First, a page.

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I want to run a code only if the argument[0].recordCount is greater than zero or is NOT undefined. However, the code is ran when the argument[0].recordCound alert shows undefined.

if(arguments[0].recordCount > 0 && 
   arguments[0].recordCount !== 'undefined')
{ //if more than 0 records show in bar

    document.getElementById('totalRecords').innerHTML = 
       arguments[0].recordCount + " Records";

How can I test for undefined here?

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3 Answers 3

up vote 5 down vote accepted

When using undefined as a string you need to do so with the typeof operator.

Also, you should be checking if it's defined before any other checks on the property.

if ( 'undefined' != typeof arguments[0].recordCount && arguments[0].recordCount > 0 )
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+1. Probably the !== operator should be used instead of != ? –  stakx Jul 22 '10 at 18:28
stakx: no. typeof is guaranteed to return a string, and you're comparing its return value to another string, so it'll always be fine, no matter what Crockfordian habits you may have learned :) –  Tim Down Jul 22 '10 at 18:33
@stakx - irrelevent. typeof returns a string. –  Peter Bailey Jul 22 '10 at 18:58
@Tim: You're right. It's become quite a persistent habit, whenever I see a == or != I think it should be the strict operators instead. –  stakx Jul 22 '10 at 19:40
Possibly-relevant performance comparison of typeof var vs === undefined (the latter being faster than the former) jsperf.com/type-of-undefined-vs-undefined –  msanford May 23 '13 at 18:16

undefined is a keyword a global variable with constant value, use it without quotes:

if(arguments[0].recordCount > 0 && arguments[0].recordCount !== undefined)

But actually it would be sufficient to test only the first condition:

if(arguments[0].recordCount > 0)

because if recordCount is larger than zero, it is defined anyway.

More common is to switch the conditions and test first whether it is defined, to avoid possible errors in the following tests (not sure if this is necessary here):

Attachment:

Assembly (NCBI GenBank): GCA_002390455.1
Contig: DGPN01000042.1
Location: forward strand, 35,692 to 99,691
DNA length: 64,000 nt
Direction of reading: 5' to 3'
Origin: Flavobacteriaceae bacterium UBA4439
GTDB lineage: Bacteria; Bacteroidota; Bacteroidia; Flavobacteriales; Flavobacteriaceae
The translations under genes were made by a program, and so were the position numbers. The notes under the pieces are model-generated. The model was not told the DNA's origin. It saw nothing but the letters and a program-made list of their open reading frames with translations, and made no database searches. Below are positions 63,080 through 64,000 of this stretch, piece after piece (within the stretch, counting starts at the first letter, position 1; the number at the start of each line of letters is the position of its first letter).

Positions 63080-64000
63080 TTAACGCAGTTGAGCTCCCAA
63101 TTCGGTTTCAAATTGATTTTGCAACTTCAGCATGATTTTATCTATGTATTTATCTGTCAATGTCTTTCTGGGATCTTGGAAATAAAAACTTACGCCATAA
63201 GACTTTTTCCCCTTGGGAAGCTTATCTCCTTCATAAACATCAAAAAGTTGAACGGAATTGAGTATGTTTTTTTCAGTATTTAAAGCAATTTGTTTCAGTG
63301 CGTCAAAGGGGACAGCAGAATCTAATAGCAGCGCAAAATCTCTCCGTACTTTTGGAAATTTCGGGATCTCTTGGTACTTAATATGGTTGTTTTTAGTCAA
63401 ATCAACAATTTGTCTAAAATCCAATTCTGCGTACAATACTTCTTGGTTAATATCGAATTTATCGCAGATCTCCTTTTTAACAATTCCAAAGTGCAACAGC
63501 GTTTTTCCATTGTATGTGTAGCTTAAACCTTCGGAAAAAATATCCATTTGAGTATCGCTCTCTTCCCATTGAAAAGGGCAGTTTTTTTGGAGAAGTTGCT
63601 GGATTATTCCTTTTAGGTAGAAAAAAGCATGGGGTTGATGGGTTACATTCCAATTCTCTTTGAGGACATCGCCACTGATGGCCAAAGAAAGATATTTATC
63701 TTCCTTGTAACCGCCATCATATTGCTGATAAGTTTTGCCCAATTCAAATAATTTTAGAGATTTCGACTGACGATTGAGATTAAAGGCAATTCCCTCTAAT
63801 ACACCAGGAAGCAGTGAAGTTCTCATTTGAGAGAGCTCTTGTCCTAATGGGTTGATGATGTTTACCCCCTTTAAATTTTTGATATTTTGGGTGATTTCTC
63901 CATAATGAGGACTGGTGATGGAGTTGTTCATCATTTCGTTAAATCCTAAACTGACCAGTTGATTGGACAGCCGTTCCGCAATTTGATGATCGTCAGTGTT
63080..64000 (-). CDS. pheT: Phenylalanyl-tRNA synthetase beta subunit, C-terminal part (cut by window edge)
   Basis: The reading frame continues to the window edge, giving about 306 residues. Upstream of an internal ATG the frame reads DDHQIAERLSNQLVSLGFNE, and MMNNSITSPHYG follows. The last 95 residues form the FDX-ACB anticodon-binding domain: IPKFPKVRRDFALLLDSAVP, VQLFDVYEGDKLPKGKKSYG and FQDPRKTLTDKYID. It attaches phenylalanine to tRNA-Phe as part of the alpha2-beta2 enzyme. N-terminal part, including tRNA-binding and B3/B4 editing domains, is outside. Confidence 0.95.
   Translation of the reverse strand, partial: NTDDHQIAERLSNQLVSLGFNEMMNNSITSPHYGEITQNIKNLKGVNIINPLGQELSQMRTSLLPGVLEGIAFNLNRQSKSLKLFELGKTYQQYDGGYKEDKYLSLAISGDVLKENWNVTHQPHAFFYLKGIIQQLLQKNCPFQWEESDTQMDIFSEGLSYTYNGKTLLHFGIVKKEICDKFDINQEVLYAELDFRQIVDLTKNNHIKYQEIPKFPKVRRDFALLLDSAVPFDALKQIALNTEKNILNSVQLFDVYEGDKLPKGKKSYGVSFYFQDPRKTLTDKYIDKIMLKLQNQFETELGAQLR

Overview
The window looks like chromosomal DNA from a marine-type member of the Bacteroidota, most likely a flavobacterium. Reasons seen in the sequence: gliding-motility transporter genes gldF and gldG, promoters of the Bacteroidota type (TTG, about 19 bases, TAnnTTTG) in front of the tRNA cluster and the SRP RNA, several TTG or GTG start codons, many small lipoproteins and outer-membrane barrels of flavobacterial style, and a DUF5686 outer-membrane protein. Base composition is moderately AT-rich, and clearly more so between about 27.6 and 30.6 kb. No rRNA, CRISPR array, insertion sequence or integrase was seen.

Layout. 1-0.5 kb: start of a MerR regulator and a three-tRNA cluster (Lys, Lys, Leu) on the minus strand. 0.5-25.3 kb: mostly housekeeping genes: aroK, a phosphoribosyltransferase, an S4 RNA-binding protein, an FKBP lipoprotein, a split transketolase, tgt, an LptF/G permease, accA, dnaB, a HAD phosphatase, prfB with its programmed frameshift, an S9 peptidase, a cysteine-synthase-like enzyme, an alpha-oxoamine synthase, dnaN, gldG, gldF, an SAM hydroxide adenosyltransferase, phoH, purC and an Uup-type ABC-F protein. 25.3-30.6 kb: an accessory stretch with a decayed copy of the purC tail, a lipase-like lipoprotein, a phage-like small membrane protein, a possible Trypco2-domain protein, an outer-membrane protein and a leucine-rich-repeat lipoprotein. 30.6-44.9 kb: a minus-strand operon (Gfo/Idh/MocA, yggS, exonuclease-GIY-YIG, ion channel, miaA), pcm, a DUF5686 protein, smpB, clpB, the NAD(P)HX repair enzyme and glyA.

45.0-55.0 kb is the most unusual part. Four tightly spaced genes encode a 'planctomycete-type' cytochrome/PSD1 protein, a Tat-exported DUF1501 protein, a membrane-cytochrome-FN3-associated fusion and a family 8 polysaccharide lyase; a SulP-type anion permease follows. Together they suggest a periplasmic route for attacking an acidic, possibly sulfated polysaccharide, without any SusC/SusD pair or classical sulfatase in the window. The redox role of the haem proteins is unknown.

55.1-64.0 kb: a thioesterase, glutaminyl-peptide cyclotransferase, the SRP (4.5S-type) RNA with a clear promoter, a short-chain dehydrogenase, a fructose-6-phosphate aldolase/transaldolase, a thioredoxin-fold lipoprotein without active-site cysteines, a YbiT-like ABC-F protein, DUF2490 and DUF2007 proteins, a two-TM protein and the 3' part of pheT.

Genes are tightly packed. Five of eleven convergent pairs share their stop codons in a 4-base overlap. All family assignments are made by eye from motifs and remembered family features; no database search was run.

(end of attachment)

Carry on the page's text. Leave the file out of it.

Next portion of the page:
if(arguments[0].recordCount !== undefined && arguments[0].recordCount > 0)
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Right, if you insist in comparing it as a 'string', use != instead of !==. The former just tests the value, while the latter tests both the type and value. –  BalusC Jul 22 '10 at 18:14
undefined is not a keyword in JavaScript. However, typeof(x) will return the string "undefined" if x is undefined. –  stakx Jul 22 '10 at 18:24
@stakx: Thank you for clarifying. –  Felix Kling Jul 22 '10 at 18:29
undefined can be changed. you shouldn't be comparing against it. if recordCount is not guaranteed to have some value when you do the comparison, it's going to blow up. –  lincolnk Jul 22 '10 at 19:29

To check for a variable to be not null and not undefined,

if(thatVariable) is enough though implicit conversion can cause problem for some cases where thatVariable is empty string, or a boolean, or number 0. If implicit conversion is not the case for our variable, the following would do,

if(arguments[0].recordCount && arguments[0].recordCount > 0)

But the following would be problematic,

if(arguments[0].recordCount !== undefined && arguments[0].recordCount > 0)


var undefined = 'surprise' //possible since undefined is not a keyword
if(arguments[0].recordCount !== undefined && arguments[0].recordCount > 0)

Now this 'if' will break even though recordCount is undefined.

One more thing: if(a != null) will also check undefined due to implicit conversion. Hence if(a != null && a != undefined) is redundant

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